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Australian Government Accused of Breaking the Law to Hold Back Medical Cannabis from Terminally Ill Patients

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Medical cannabis is supposed to be legal in Australia, however, it seems to be only true in theory and not so much in the reality of Aussie patients.

The Australian public overwhelmingly supports medical cannabis to be legal. 91% of the population wants to see medical cannabis legally available, however, in reality, this still could be some time away.

Despite the legalization of medical cannabis in Australia earlier in the year, there are still only about 140 applications from patients that have been approved and only 25 doctors have been approved as ‘authorised prescribers’ and should be able to prescribe medical cannabis without government approval.

Health Minister, Greg Hunt said to ABC Lateline earlier this month that it is completely up to the doctors as the government has paved them the way to prescribe medical cannabis.

“It’s up to the medical professionals, it’s completely their choice as to whether they prescribe or don’t prescribe.”

However, medical professionals say that in reality there are so many obstacles and hurdles in the way of prescribing medical cannabis that it is simply ‘impossible’.

Sydney based General Practitioner, Dr Brad Mckay stated on ABC’s Lateline that the process is turning doctors off.

“It has been an excessive sort of 30 to 40 hours that I have put in over a 4-month period and I talk to my GP colleagues as well and everybody just looks at me and goes, well, why are you prescribing it, it is too difficult, it’s too convoluted.”

Applicants are being asked for dossiers of information, specialists reports and other documents that make the application process very challenging for the patient as well as for the doctors.

 

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The layers of navigation in the law and the duplication of federal and state laws and procedures make it nearly impossible to access medical cannabis in Australia.

High profile local cannabis activist, Lucy Haslam, called the medical cannabis situation in Australia a “failure of the health system of mammoth proportions”.  

It is legalized in one hand, however so restricted in the other that most patients are still forced to home grow or obtain cannabis from the black market.  

In June, the Greens introduced a legislation to Parliament to speed up access of terminally ill patients by allowing them to import cannabis medication from overseas if it’s not available locally.

Cannabis was scheduled into Category B by the Therapeutic Goods Administration (TGA), meaning a very lengthy and complicated process of approval, that can take months and months.

The Greens bill proposed to move it to Category A, which would make the whole process significantly easier and quicker for patients and doctors alike.

The governing coalition did not support the bill and it took a rare unity from Greens, Labour and the crossbenchers in the parliament to pass the bill.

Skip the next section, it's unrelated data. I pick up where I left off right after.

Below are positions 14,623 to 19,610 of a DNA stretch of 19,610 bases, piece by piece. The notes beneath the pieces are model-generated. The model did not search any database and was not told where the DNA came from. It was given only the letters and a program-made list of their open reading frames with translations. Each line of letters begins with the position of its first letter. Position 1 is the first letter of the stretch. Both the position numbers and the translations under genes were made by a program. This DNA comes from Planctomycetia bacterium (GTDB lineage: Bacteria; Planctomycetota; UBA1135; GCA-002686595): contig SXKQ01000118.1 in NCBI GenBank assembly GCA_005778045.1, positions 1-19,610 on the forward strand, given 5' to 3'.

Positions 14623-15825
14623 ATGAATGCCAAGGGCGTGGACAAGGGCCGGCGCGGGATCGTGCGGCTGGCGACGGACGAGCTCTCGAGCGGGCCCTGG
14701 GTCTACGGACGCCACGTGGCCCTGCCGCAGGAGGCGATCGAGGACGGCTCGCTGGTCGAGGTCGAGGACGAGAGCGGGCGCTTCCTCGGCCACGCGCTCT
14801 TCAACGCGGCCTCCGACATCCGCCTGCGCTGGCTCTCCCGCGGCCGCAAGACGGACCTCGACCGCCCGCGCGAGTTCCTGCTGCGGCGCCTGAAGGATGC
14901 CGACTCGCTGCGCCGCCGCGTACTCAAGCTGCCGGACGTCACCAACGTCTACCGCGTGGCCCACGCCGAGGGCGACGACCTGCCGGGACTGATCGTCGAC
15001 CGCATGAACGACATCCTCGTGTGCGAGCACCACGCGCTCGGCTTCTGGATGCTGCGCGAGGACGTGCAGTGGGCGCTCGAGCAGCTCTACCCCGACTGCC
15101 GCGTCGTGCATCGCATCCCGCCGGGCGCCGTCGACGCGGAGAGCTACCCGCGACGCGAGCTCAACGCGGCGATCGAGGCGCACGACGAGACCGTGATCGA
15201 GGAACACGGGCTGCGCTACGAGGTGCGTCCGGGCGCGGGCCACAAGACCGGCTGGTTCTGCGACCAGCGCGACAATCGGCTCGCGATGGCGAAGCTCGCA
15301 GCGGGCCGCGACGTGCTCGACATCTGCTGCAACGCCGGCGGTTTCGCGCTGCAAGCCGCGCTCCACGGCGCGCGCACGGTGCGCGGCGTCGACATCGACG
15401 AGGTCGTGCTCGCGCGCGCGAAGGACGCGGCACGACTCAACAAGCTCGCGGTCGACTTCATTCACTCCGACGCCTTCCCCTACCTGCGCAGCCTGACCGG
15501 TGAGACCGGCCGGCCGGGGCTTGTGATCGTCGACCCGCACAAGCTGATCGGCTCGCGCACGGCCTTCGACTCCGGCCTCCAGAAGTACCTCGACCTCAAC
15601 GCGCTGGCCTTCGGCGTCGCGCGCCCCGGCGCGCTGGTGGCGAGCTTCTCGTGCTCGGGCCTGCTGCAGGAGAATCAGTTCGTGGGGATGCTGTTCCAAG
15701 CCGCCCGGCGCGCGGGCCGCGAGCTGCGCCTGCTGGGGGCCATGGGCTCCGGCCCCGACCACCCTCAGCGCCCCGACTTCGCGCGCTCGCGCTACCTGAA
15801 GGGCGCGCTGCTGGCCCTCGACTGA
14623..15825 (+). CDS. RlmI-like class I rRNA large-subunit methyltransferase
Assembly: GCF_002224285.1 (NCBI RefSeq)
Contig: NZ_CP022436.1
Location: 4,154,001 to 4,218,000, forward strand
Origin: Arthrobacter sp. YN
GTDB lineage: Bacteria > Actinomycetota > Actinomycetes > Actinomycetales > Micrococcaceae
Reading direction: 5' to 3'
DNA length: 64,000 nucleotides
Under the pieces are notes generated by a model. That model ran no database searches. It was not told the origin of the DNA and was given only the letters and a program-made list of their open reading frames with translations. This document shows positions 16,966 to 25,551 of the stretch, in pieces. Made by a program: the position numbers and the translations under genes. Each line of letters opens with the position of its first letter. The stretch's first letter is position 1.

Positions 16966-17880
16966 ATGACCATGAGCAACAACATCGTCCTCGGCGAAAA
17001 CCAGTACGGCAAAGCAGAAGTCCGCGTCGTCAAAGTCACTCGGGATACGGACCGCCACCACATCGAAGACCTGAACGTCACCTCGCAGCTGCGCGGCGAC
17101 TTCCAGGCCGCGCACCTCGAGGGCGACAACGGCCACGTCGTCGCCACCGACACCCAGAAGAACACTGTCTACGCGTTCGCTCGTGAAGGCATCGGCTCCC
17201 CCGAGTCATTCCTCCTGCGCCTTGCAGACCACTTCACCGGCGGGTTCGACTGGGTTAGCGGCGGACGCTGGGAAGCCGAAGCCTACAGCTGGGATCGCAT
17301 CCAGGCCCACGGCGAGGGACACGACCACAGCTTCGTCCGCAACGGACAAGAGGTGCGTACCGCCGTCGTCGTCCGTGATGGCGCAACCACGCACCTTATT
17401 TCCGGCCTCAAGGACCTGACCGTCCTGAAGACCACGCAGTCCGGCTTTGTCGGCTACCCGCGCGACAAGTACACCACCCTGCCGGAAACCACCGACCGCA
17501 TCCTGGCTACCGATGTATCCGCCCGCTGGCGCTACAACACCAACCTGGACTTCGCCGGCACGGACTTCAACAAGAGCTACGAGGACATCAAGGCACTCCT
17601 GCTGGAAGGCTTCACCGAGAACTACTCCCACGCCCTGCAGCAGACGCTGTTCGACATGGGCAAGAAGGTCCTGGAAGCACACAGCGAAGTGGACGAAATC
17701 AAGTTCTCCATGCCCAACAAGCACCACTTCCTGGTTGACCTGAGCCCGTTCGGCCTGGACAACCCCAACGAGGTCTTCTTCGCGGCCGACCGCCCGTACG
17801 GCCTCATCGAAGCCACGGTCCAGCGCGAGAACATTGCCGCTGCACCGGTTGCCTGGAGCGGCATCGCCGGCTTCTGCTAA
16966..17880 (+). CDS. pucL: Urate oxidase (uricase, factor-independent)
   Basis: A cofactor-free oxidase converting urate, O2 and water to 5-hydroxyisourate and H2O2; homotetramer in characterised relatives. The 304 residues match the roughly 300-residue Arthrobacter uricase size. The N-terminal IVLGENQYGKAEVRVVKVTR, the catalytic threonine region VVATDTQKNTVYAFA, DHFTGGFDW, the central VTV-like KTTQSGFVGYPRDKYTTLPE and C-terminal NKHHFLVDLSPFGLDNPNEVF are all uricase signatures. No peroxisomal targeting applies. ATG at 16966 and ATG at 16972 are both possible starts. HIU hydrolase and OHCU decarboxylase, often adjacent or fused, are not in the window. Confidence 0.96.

Health Minister Hunt strongly opposed the bill saying that unregulated cannabis medication could get into the hands of criminals and even put lives at risk.  

“Removing the safeguards could potentially allow in dangerous drugs that could take lives,”

Green Leader, Richard Di Natale, who is a medical professional himself, demystified Hunt’s claims easily and called it “utter nonsense”.

“If we accept that medicinal cannabis is a treatment that’s effective for people that are suffering, and the evidence is very clear that that’s exactly what it does, then why would we say that you can get access to other medicines from overseas that aren’t available here in Australia but not medicinal cannabis?”

So medical cannabis should be allowed to be imported in Category A, however, there has been only one application for the Special Import Permission that was approved in June.   

As it turns out, there is a good reason for that and it could potentially open up the government to legal challenge.

ABC Lateline obtained an email that was sent by the Health Department to drug importers advising them about the Senate’s decision to allow access to medical cannabis for the terminally ill patients by moving medical cannabis to Category A and then threatens the recipients to ignore this decision.

“…it is a breach of your permit and license conditions if you supply any imported medicinal cannabis product to a patient under Special Access Scheme – A.”

 

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What the Health Department has done is effectively blackmailed importers with closing their business if they follow the new law.

Green Leader, Sen. Richard Di Natale was quoted by ABC saying:

“They’ve threatened importers that they will have their license removed if they follow the law and make this drug available to people with a terminal illness. It’s reprehensible behaviour.”

It is not only reprehensible, but it also could open the government up to be challenged legally on such an obvious obstruction of law.


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